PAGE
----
- For some patients, pooping twice a day is normal, while for some others, pooping once is two days is normal.
- Change of bowel habits does not necessarily mean constipation after bariatric surgery, and you may determine your own “new” normal.
Constipation after lap band surgery
Constipation after lap band surgery is relatively less common because this procedure does not involve any drastic changes to your GI tract and intestines. However, it’s still critical to guard against the possibility of constipation after bariatric surgery, especially for the first few weeks and months. Your diet and physical activity will also play a vital role in avoiding constipation.
Be prepared to follow your bariatric nursing team’s guidelines for healthy bowel movements after an adjustable gastric band surgery. Drink plenty of water every day, but avoid drinking with meals or 30 minutes before and after meals. Include adequate dietary fiber in your meals. Your risk of chronic constipation after lap band surgery is minimal because this procedure is reversible at any stage.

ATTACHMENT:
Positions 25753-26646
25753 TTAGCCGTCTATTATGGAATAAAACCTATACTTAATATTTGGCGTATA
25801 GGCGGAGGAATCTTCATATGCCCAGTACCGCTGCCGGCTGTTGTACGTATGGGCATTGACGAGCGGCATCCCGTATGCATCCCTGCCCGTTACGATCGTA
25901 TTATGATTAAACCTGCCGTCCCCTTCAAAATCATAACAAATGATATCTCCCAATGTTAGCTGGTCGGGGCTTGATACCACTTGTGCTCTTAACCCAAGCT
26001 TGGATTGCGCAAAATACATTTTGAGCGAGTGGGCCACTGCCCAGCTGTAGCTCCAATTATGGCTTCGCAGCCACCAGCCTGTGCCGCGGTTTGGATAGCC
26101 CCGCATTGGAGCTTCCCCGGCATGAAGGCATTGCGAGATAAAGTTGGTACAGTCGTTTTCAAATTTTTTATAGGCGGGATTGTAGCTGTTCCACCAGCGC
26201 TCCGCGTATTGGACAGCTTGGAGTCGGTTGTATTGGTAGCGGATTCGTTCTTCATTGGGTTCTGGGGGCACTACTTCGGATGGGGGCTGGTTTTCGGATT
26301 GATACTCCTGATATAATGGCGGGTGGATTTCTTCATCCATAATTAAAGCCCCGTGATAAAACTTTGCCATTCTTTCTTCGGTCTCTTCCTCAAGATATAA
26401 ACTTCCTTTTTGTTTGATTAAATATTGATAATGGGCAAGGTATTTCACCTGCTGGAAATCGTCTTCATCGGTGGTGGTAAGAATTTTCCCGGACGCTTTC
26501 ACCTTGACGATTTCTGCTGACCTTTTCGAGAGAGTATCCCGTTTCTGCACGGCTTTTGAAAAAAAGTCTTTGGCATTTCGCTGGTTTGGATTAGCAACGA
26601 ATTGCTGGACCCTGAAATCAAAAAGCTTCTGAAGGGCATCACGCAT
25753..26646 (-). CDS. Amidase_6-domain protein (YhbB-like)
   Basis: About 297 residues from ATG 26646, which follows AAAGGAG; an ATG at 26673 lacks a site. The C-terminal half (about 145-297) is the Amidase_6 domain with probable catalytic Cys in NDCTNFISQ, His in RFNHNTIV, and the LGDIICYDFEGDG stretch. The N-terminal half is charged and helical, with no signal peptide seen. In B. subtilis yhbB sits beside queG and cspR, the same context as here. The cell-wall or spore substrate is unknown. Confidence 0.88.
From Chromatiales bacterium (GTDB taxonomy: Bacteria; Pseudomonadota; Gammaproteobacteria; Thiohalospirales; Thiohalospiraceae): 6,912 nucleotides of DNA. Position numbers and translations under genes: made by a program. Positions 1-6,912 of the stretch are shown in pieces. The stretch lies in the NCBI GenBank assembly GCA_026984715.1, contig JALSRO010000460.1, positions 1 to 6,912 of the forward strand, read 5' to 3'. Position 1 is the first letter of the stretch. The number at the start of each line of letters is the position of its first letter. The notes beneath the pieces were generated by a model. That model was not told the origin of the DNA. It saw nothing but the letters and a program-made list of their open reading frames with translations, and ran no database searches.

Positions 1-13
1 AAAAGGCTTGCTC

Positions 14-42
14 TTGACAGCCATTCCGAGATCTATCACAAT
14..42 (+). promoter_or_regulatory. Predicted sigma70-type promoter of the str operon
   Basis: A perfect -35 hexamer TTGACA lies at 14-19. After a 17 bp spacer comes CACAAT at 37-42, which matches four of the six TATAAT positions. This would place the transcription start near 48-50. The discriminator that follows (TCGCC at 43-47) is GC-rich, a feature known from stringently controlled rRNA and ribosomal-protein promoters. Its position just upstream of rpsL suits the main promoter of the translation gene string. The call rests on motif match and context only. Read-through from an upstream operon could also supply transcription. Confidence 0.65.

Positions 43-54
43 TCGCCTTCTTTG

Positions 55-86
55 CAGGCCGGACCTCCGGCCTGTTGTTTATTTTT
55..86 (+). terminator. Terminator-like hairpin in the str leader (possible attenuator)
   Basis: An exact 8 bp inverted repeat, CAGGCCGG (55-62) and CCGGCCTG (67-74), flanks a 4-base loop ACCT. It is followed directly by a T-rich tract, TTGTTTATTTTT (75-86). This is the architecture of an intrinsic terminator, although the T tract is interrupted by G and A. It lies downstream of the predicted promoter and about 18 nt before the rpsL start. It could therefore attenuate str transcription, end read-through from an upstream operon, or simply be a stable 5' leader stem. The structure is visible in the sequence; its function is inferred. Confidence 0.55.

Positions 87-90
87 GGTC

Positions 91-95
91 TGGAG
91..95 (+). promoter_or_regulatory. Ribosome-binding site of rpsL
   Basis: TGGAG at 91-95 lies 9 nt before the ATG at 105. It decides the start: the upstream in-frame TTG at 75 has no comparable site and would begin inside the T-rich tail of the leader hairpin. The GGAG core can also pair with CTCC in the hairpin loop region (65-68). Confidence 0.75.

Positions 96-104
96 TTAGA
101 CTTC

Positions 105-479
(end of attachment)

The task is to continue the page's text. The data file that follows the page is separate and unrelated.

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What can a bariatric patient take for constipation
Your nutritionist is the best person to answer the question: “What can I take for constipation after bariatric surgery?” But there are some broad dietary recommendations, which all patients can follow post-operatively to minimize their risk of constipation after bariatric surgery. Here are some tips on what can a bariatric patient take for constipation:
- Focus on more fiber in your daily diet to prevent bariatric constipation and help balance your digestive microflora.